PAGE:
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CBD in food: a gap between law and reality

Despite CBD not being allowed in foodstuffs in the UK, there has been little enforcement to date, as CBD-Intel discovers. Trading Standards teams across the UK are reporting very few complaints about food and drink containing CBD. That’s despite the UK Food Standards Agency (FSA) saying it would follow EU rules, which as they stand say CBD should not be used as an ingredient in foodstuffs.

Investigation outcomes

An investigation by CBD-Intel this autumn, looking at whether local authorities were enforcing the EU’s novel foods catalogue classification of CBD, found that just one Trading Standards team had seized products – and that was following a media sting. Glasgow City Council told CBD-Intel it had received a complaint about CBD from the media and samples had been taken away for testing. However, nothing had been reported by any member of the public.

No other council contacted by CBD-Intel said it had taken action on CBD products. On the south coast, Brighton and Hove City Council said it had received complaints about CBD being sold, but only one relating to foodstuffs, which did not result in a seizure. In London, none of the boroughs of Brent, Croydon, Kingston, or Enfield reported any complaints about businesses selling any kind of CBD. In Edinburgh and Liverpool, the city councils also said no one had reported anything. In the southwest of England, Cornwall County Council confirmed no complaints relating to CBD had been made, while in Bristol, the city council also said no one had reported any CBD.

The Chartered Trading Standards Institute, a professional organisation for the trading standards enforcement industry, said the low level of seizures could be due to teams not picking up the items unless they were specifically reported to them. A spokesperson told CBD-Intel: “Trading Standards would be unlikely to go into shops to remove products unless they’ve had a report or complaint that a shop was still selling such products. It would be up to the shop initially to comply with legal rulings and remove the items themselves.”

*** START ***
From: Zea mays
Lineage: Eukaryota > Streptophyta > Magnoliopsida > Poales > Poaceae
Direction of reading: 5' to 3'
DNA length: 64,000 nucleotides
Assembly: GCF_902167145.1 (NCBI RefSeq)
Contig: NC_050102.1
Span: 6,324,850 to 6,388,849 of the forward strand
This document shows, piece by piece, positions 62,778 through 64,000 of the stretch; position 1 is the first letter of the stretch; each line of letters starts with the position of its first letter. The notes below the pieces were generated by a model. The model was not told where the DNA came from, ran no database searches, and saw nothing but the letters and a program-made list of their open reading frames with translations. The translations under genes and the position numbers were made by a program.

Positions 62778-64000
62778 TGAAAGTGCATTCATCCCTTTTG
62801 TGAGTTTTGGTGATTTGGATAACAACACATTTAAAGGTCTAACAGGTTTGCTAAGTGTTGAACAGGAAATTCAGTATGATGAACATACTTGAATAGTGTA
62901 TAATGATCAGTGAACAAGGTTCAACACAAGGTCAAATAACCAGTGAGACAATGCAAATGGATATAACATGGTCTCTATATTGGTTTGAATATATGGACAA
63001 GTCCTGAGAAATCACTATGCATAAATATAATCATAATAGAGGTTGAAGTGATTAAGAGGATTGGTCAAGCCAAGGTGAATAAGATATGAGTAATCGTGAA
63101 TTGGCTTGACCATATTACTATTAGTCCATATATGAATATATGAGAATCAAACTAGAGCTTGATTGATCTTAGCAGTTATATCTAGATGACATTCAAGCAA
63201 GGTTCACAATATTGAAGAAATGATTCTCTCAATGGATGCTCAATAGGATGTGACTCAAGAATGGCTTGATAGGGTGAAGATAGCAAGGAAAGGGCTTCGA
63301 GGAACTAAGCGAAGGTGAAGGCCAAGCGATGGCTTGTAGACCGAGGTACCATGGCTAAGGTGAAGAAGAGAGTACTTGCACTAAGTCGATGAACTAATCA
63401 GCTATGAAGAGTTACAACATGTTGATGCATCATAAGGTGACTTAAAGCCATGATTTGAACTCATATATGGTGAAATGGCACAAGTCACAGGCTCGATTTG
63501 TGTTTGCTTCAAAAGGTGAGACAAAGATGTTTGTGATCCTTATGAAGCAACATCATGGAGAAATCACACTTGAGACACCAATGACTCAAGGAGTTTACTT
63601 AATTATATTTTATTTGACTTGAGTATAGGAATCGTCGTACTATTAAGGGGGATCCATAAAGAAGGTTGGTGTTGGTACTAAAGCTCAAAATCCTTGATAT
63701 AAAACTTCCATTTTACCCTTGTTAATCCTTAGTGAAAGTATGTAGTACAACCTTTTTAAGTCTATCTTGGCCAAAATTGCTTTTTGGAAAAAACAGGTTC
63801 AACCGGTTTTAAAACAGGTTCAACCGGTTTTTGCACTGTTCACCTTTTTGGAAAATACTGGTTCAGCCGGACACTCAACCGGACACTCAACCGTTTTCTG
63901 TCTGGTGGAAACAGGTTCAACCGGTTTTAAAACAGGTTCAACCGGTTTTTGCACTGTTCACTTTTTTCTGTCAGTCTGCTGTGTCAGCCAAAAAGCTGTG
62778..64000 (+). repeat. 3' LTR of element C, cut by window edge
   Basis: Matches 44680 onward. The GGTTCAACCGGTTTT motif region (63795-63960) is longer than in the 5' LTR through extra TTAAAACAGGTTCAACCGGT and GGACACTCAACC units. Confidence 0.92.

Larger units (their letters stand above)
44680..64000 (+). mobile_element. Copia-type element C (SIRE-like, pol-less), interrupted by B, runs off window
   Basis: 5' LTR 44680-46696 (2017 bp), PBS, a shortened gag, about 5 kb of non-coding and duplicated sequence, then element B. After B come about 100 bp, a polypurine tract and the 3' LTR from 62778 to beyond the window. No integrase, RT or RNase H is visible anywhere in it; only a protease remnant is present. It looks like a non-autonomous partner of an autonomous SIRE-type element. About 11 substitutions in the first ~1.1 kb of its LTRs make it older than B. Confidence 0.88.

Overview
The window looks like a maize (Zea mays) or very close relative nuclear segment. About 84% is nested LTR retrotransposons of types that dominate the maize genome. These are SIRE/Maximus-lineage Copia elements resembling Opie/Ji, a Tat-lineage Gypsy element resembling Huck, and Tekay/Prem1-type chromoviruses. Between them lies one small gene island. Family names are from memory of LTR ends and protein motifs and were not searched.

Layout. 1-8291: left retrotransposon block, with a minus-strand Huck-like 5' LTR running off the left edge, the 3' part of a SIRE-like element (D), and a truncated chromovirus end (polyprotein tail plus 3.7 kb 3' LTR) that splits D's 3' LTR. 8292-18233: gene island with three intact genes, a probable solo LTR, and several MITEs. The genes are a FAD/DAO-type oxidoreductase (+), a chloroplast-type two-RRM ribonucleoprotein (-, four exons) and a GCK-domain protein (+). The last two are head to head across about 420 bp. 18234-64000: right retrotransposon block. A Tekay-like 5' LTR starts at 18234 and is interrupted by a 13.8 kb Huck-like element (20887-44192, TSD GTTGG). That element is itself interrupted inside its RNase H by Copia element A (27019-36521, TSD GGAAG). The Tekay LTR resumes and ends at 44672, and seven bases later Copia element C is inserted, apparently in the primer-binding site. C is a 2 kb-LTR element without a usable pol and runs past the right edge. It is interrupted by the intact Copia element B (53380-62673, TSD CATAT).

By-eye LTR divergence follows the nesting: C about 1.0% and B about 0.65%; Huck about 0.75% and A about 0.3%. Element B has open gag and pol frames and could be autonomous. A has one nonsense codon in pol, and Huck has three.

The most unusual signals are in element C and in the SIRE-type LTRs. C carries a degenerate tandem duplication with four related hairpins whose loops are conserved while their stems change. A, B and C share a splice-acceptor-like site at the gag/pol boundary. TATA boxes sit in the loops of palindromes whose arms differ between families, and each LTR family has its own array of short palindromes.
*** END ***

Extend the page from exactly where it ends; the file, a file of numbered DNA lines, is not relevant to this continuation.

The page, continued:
Regulatory hurdles

The FSA said it had been working with local authorities to enforce the novel food classification. It confirmed to CBD-Intel that it still believed widespread use of CBD extracts in food supplements and foods before May 1997 had not been demonstrated in any EU member state and that therefore all foods containing such extracts were regarded as novel, requiring authorisation before being placed on the market.

“To obtain an authorisation for a novel food, businesses need to demonstrate that the product is safe,” the FSA said. “They need to submit specific information about what the food is, how it’s made and how they intend to use it, as well as providing detailed information to demonstrate it is safe for people to eat.

“Currently, no CBD extracts have the legally required authorisation. There are a number of CBD products on the market that are non-compliant as they do not have the correct authorisation.

“We are working to decide the route to compliance to ensure that only authorised novel CBD extracts are on the market. If there is any evidence that products are unsafe, we will work with local authorities to remove them from sale.”

Bottom line

The bottom line is that although the EU novel food catalogue is non-binding and novel food status is assessed on a case-by-case basis, once a member state chooses to declare a suggested item as a novel food – in this case food with CBD/cannabinoids – then the regulations which apply are legally enforceable by agencies of that member state.

The FSA has made its position very clear: it is currently against UK regulations to use CBD as an ingredient in a food or drink product or supplement. Despite this, the industry continues to argue that there is some ambiguity in the matter—presumably encouraged by the lack of enforcement on the issue.

Yet whether industry members like it or not, the FSA has chosen to follow EU guidance on cannabinoids and arguing otherwise will not change the current situation on the ground. Any business that chooses to be involved in CBD food/drink items and runs into enforcement difficulties may find it has no legal legs to stand on.

True, enforcement is currently light—as the various local Trading Standards offices demonstrate. Resources are tight and there are significantly bigger threats to deal with than CBD in dietary products. And the FSA has said it is working towards “a proportionate way forward” to compliance in the marketplace.

But the industry might do well to remember that there is a difference between a lack of enforcement and a lack of a right to enforce.

CBD-Intel (www.CBD-Intel.com) provides impartial, independent and premium market and regulatory analysis, legal tracking, and quantitative data for the cannabidiol (CBD) sector, focusing on non-US markets.

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